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MLB doesn't want to strike a deal with Alex Rodriguez

Yankees' Alex Rodriguez talks to his first base

Yankees' Alex Rodriguez talks to his first base coach after drawing a walk in his second at bat of a AA baseball game with the Trenton Thunder against the Reading Phillies. (Aug. 3, 2013) Credit: AP

TRENTON, N.J. - Shortly before playing in what might have been the final professional game of his tainted career, Alex Rodriguez was turned down Saturday in his request for a meeting to possibly broker a deal with Major League Baseball, sources confirmed, and now must wait for his suspension to be announced tomorrow along with the rest of the Biogenesis-linked crew.

In the meantime, Rodriguez remains on a collision course with the Yankees, who open a three-game series Monday in Chicago. A-Rod has every intention of being there. He plans to work out Sunday and catch a flight afterward regardless of what MLB has planned for him.

"I'm flying to Chicago," Rodriguez said after completing his two-day rehab stay with Double-A Trenton. "I can't wait to see my teammates. I feel like I can help us win and I haven't seen a lot of my brothers in a long time."

Rodriguez spoke for just under four minutes Saturday night and deflected a question about his attempts to work out a settlement with the Yankees or MLB.

"As far as any of that stuff, I'm going to let those guys take care of what they need to take care of," Rodriguez said. "I'm not going to address anything like that."

Reaching out to MLB and the Yankees seemed contrary to Rodriguez's stance Friday night, when he annoyed both with his accusatory tone during a surreal tirade that suggested that people were trying to find "creative" ways to "cancel" the remainder of his $275-million contract. He also made veiled references to the two as potential co-conspirators in attempting to keep him off the field.

Up to that point, MLB had been open to negotiating plea deals with the players allegedly connected to Biogenesis. But after Friday's postgame rant, MLB decided it was done with Rodriguez, who was told -- through the union as intermediary -- that there would be no more discussion and that his sentence would be handed down Monday. ESPNNY reported late Saturday that Rodriguez is likely to be suspended through the 2014 season.

As for his alleged involvement with Biogenesis and the accusations of being a PED cheat, Rodriguez suggested that he has a different version of the events, one that he will explain to his daughters someday.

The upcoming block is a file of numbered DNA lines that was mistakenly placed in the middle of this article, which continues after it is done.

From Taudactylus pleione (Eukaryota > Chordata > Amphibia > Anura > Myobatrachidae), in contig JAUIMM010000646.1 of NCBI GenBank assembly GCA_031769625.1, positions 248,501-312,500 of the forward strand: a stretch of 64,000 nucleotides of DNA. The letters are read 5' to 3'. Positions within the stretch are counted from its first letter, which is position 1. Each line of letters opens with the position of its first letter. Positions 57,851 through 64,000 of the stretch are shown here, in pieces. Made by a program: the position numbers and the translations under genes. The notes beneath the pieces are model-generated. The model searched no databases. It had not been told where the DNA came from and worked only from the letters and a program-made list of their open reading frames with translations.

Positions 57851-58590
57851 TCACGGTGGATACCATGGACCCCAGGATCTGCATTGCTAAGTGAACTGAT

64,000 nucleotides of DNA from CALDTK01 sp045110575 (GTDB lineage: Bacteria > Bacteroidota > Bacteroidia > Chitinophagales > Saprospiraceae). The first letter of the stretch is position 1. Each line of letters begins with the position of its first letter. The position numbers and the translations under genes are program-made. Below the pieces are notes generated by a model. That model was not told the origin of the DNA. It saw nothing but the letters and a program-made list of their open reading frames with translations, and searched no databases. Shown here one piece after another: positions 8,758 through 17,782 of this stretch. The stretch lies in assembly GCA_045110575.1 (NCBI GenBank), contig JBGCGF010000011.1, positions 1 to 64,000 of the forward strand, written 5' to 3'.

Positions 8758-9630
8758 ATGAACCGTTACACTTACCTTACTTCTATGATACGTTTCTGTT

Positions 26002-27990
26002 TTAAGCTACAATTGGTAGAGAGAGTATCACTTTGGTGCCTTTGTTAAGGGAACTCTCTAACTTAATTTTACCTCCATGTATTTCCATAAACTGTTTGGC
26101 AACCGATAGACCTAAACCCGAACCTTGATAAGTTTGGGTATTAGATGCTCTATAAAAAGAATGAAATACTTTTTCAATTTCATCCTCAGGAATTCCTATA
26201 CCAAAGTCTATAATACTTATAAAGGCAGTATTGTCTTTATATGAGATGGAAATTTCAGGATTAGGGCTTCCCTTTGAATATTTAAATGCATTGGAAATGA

"I plan to sit my girls down with [ex-wife] Cynthia, and we're going to have a lengthy conversation," Rodriguez said. "And I'll have an opportunity to tell it all. At some point, I'll have that platform, and when the time is right, I'll tell my full story."

Rodriguez played his second rehab game Saturday night with Double-A Trenton, and after his spectacular home run Friday, this was much less dramatic. A-Rod, greeted with the usual mixture of boos and cheers, walked in all four of his plate appearances.

The last time Rodriguez came this close to returning to the majors, he was put back on the DL July 22 after being diagnosed with a grade 1 quadriceps strain.

Now that Rodriguez again is on the verge of joining the team, the Yankees must at least entertain the possibility. That made his comments Friday a bit unsettling to the team.

"If I had a chance to sit down and talk with him, I might talk to him about it," Joe Girardi said. "I'd probably talk to him to make sure his head was OK and he was focused on playing baseball."

Despite MLB's stance, Rodriguez has maintained that he is not interested in making any deals. If A-Rod is suspended until 2015, that would amount to 214 games and a financial hit of roughly $35 million. Either way, Rodriguez has given every indication that he will fight any suspension through arbitration, with a source close to him saying Saturday, "[MLB] is done talking, we're done talking. We haven't been talking.''

On Friday, Rodriguez did not sound like someone looking for a compromise, and he escalated his battle language against the Yankees and MLB.

"There's more than one party that benefits from me not ever stepping back on the field -- and that's not my teammates and it's not the Yankee fans," Rodriguez said Friday.

The New York Daily News reported that A-Rod's representatives on Saturday tried to get a meeting with the Yankees to work out a settlement for the nearly $100 million left on his deal. They were shot down, with the Yankees reportedly telling A-Rod's group that it is a PED-related matter beyond their control.

With Erik Boland in San Diego

and Steven Marcus in New York

New York Sports